“There was no secret commitment to war”
Communications between Blair and Bush show that he was committing the UK to war in July of 2002.
- In a phone call on 3 September 2001, Blair said to Bush, “It would be excellent to get rid of Saddam,” and that “there needed to be a clever strategy for doing this… An extremely clever plan would be required.”
- The day after the 9/11 attacks, Blair told Bush he should pursue countries who are trading WMDs and said that “some of this will require action that some will balk at.”
- In a note from Blair on July 28, 2002, he committed the UK to war by telling Bush, “I will be with you whatever.” This was months before the UK government had put together an intelligence dossier or legal advice on a potential war.
— Matt Myers (@MattJMyers) July 6, 2016
“Intelligence was not falsified”
The threat of Iraq’s supposed WMDs was misrepresented and overstated.
- According to the report, post 9/11 Blair “chose tactics” to “emphasise” the threat, and presented the Joint Intelligence Committee’s unchallenged and “flawed” intelligence with “a certainty which was not justified.” Chilcot’s report said that the infamous dossier in September 2002 was “designed to make the case and secure Parliamentary and public support for the government’s position” which was that Saddam Hussein’s regime needed to be immediately removed by US-led invasion. The report also declared that it was Blair’s government’s intention to have the dossier be “seen as the product” of the independent JIC.
According to the report, Blair “obscured” the nature of the threat by using the phrase WMD without providing a clear definition of what WMD meant.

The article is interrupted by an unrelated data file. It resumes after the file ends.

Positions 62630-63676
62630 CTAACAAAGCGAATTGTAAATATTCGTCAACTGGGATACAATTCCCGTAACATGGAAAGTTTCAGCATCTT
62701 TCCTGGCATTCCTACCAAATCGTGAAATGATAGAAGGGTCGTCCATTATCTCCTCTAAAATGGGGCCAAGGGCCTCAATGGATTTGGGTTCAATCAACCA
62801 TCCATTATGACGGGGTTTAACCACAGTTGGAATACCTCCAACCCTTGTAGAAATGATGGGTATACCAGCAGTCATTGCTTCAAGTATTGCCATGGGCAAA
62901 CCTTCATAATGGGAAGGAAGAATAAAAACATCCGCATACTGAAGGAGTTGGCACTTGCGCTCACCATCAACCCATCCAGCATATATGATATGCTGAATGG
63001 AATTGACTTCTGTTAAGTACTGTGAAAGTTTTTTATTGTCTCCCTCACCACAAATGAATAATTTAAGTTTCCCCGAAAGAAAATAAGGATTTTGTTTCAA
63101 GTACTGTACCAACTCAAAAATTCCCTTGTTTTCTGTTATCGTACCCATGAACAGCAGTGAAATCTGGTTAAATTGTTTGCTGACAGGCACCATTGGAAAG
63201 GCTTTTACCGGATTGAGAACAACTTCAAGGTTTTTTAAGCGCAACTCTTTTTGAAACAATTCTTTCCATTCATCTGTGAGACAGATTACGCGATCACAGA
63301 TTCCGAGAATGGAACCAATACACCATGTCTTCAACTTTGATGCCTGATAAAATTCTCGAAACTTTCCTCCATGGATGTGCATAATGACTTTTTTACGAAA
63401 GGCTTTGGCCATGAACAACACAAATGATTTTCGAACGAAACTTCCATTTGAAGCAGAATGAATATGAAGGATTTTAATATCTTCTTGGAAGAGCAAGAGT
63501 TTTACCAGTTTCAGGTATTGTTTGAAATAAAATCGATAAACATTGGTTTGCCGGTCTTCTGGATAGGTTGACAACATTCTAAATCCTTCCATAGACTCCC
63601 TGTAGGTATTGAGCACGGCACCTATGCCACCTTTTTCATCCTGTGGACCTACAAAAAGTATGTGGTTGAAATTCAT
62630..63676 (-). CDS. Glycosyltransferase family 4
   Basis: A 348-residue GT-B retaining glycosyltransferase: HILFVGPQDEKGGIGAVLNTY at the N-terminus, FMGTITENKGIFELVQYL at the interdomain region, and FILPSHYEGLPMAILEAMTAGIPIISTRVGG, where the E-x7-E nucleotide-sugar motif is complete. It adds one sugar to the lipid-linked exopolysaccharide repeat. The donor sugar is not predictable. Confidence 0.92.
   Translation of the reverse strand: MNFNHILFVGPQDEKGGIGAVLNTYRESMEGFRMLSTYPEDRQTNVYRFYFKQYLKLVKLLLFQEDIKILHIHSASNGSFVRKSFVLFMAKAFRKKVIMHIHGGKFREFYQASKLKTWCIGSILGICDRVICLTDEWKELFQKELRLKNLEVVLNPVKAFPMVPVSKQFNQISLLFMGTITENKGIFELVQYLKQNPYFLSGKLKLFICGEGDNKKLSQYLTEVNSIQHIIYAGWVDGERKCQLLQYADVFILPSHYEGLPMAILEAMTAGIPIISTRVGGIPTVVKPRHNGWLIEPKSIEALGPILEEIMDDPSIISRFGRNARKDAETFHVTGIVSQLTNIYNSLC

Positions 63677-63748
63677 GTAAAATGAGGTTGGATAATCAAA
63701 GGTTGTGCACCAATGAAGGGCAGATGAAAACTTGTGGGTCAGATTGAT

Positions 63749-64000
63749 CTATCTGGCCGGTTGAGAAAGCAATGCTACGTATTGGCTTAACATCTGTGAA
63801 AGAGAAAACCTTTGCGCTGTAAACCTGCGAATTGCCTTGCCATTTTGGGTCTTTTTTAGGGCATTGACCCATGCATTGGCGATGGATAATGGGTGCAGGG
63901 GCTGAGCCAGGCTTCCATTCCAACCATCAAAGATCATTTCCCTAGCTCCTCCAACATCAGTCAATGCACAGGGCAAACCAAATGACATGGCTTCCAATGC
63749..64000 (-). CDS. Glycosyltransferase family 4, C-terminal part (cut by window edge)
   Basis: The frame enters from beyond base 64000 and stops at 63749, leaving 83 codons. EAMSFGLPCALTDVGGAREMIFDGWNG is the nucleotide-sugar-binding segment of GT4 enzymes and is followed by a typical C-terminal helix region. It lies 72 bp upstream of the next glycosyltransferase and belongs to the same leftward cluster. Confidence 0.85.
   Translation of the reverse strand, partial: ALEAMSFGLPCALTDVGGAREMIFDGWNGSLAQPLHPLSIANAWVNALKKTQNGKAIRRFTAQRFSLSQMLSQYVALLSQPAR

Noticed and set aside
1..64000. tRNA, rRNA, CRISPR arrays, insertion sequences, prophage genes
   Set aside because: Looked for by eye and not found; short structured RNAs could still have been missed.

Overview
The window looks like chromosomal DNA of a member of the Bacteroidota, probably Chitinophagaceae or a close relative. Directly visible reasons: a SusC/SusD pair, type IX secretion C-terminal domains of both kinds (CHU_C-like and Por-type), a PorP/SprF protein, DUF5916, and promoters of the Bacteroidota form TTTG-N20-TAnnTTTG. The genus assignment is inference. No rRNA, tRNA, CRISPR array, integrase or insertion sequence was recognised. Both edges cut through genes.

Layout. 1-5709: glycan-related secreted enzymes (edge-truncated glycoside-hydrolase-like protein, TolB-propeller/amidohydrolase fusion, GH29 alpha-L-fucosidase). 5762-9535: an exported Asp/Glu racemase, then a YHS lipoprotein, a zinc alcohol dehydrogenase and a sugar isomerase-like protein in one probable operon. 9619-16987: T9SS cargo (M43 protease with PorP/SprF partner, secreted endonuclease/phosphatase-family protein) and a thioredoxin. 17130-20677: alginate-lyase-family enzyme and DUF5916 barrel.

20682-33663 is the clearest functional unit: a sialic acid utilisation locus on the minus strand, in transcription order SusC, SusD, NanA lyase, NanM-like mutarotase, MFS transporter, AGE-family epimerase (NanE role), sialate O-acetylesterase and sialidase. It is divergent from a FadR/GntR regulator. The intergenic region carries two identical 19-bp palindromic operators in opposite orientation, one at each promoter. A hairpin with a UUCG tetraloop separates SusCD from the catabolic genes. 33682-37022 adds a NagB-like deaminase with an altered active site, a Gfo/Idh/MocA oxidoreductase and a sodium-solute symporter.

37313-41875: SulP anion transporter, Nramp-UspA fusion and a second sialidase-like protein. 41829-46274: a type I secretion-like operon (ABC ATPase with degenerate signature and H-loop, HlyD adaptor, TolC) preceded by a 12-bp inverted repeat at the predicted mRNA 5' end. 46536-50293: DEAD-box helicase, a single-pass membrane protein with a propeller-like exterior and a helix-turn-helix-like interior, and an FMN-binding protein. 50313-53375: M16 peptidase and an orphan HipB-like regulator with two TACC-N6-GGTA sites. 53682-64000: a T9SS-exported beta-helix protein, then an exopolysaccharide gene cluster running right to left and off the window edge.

- The report claimed that Blair’s lack of specificity around the threat made it unclear to the public what the exact nature of the WMD threat was, whether it be chemical, biological, or nuclear. The intelligence also hadn’t established beyond doubt that Saddam Hussein was still producing WMDs of any sort.
“The decision was made in good faith”
Blair ignored warnings by the Joint Intelligence Committee in early 2003 that war would increase the threat of terrorism from Al Qaeda and other Islamic extremists.
- The JIC predicted that “The broader threat from Islamist terrorists will also increase in the event of war, reflecting intensified anti‑US/anti‑Western sentiment in the Muslim world, including among Muslim communities in the West….And there is a risk that the transfer of CB [chemical and biological] material or expertise, during or in the aftermath of conflict, will enhance Al Qaida’s capabilities.”
— jeremy Smith (@Bikeyjezmo) July 6, 2016
The Consequences Should Have Been Foreseen
Chilcot denies that hindsight is required to see the folly of invading Iraq, saying that “The risks of internal strife in Iraq, active Iranian pursuit of its interests, regional instability and al Qaida activity in Iraq were each explicitly identified before the invasion.”
The report found that the results of the invasion are that the government “failed to achieve its stated objectives” and invaded “without ensuring that it had the necessary military and civilian capabilities to discharge its obligations.” The planning for post-war Iraq was deemed “wholly inadequate.”
Now the JIC’s predictions about Iraq have come true with relentless sectarian warfare, ISIS’s emergence, and attacks on Western countries happening more frequently. Some Iraqis are placing the blame for this squarely on the invasion. A few days after the bombing in Baghdad on July 3, which killed more than 250 people, a local named Ahmed Ali told the Guardian, “This is the result of the war. It’s all destroyed. What do you want me to say? If I had money I would not live in Iraq another day. I would go anywhere that would take me.”